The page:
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report print email Source: Editorial: Cracking down on drunken driving
Time to restrict the sale of alcohol to abusers
February 26, 2012 | 03:04 PM

Virtually every week the Regional News carries an article involving the arrest of a person for multiple OWI's, sometimes resulting in injury or death to an innocent person.

Senator Kedzie's proposals will do little to reduce the number of abuser's on the road. Currently the only way that seems limit chronic abusers from getting behind the wheel while intoxicated appears to be incarceration, but that only works while they are in custody.

Outside of locking up abusers for decades, one way to limit people from first becoming intoxicated is to restrict their access to alcohol.

Think about this for a moment - if a person has been found guilty of OWI, or domestic abuse while intoxicated, why should society allow that same person to purchase alcohol again?

The law does not allow the sale of alcohol to person's under the age of 21. Why not extend this restriction to people who have been found guilty of OWI or domestic abuse while intoxicated?

This could be accomplished without some large multi-million dollar government expense. If a Wisconsin resident has been convicted of OWI or domestic abuse while intoxicated, all the state has to do is to confiscate their existing Driver's License or State ID, and issue a new one with a bridge red NA (no alcohol) restriction on their ID. The law could be changed to require all sellers of alcohol (bars, restaurants, grocery stores, liquor stores, etc) to ask for ID for all sales of alcohol. Out of state residents would be allowed to make alcohol purchases (unless their home state passes a similar restriction), while Wisconsin residents with the "NA" restriction would be prohibited.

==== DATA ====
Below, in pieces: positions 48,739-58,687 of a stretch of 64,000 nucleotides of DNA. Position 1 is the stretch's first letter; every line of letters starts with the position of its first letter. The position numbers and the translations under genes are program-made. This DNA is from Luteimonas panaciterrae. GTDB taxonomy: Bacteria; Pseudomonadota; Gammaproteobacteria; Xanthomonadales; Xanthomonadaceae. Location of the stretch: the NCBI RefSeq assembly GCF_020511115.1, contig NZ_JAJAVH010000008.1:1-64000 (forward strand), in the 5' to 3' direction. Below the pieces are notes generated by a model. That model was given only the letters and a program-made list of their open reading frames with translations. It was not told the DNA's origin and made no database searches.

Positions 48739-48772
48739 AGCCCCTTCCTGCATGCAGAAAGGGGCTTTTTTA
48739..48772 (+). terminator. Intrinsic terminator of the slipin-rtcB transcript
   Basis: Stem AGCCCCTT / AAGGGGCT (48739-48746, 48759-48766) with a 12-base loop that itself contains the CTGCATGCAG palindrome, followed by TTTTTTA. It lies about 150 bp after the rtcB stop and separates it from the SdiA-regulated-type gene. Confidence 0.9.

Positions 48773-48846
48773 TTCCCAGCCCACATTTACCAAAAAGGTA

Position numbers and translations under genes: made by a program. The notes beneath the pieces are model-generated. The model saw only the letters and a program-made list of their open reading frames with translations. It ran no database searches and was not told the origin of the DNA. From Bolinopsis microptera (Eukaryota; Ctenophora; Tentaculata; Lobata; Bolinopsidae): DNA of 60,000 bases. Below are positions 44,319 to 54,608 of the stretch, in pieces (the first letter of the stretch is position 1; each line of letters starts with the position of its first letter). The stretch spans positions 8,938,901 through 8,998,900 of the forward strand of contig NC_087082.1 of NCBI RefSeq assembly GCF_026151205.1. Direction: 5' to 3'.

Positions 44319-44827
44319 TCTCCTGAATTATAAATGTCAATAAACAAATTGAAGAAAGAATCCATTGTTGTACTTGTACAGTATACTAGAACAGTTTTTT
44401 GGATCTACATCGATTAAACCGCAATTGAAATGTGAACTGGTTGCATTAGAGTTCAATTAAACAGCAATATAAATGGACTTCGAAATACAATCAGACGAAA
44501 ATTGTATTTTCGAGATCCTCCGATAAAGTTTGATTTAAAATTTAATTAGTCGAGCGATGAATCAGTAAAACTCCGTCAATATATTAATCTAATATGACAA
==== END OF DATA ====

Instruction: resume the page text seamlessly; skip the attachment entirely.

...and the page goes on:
Sellers of alcohol who do not enforce this restriction would face the same penalties that are currently in place for the sale of alcohol to minors.

Would this system be perfect - absolutely not, as out of state residents who abuse alcohol could purchase alcohol while in Wisconsin.

However, as a state that has a duty and obligation to protect its citizens from those that abuse alcohol, this would send a strong message that we as a society will no longer tolerate the sale of alcohol to those that would abuse it and harm others.

So, if Senator Kedzie and his fellow legislators are willing to ignore the powerful influence of those groups that support the current system, such as the Tavern League and those wealthy individuals that own liquor distributorships, we can start to protect our citizens against unnecessary property loss, injury and death.

If not, the carnage will continue and Wisconsin will continue to be a safe haven for those that choose to abuse alcohol.


JamesFromLakeGeneva
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